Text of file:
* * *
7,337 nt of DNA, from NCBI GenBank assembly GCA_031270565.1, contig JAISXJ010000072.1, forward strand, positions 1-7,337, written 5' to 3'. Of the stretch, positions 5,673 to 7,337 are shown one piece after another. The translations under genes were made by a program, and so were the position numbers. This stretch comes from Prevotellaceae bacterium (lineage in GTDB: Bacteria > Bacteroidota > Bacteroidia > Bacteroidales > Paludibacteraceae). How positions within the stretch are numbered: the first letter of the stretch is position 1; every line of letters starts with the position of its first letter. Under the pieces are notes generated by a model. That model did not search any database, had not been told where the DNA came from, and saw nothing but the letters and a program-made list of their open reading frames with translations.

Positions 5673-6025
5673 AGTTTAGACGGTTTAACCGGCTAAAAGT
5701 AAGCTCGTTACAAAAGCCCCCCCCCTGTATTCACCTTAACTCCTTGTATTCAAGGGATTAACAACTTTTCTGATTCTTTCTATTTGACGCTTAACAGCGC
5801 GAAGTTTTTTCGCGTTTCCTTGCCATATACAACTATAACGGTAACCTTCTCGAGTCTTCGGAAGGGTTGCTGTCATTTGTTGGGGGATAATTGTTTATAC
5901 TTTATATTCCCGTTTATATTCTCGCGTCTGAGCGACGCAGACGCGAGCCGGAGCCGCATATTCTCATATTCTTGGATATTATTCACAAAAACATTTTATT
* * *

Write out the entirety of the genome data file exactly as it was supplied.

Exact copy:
7,337 nt of DNA, from NCBI GenBank assembly GCA_031270565.1, contig JAISXJ010000072.1, forward strand, positions 1-7,337, written 5' to 3'. Of the stretch, positions 5,673 to 7,337 are shown one piece after another. The translations under genes were made by a program, and so were the position numbers. This stretch comes from Prevotellaceae bacterium (lineage in GTDB: Bacteria > Bacteroidota > Bacteroidia > Bacteroidales > Paludibacteraceae). How positions within the stretch are numbered: the first letter of the stretch is position 1; every line of letters starts with the position of its first letter. Under the pieces are notes generated by a model. That model did not search any database, had not been told where the DNA came from, and saw nothing but the letters and a program-made list of their open reading frames with translations.

Positions 5673-6025
5673 AGTTTAGACGGTTTAACCGGCTAAAAGT
5701 AAGCTCGTTACAAAAGCCCCCCCCCTGTATTCACCTTAACTCCTTGTATTCAAGGGATTAACAACTTTTCTGATTCTTTCTATTTGACGCTTAACAGCGC
5801 GAAGTTTTTTCGCGTTTCCTTGCCATATACAACTATAACGGTAACCTTCTCGAGTCTTCGGAAGGGTTGCTGTCATTTGTTGGGGGATAATTGTTTATAC
5901 TTTATATTCCCGTTTATATTCTCGCGTCTGAGCGACGCAGACGCGAGCCGGAGCCGCATATTCTCATATTCTTGGATATTATTCACAAAAACATTTTATT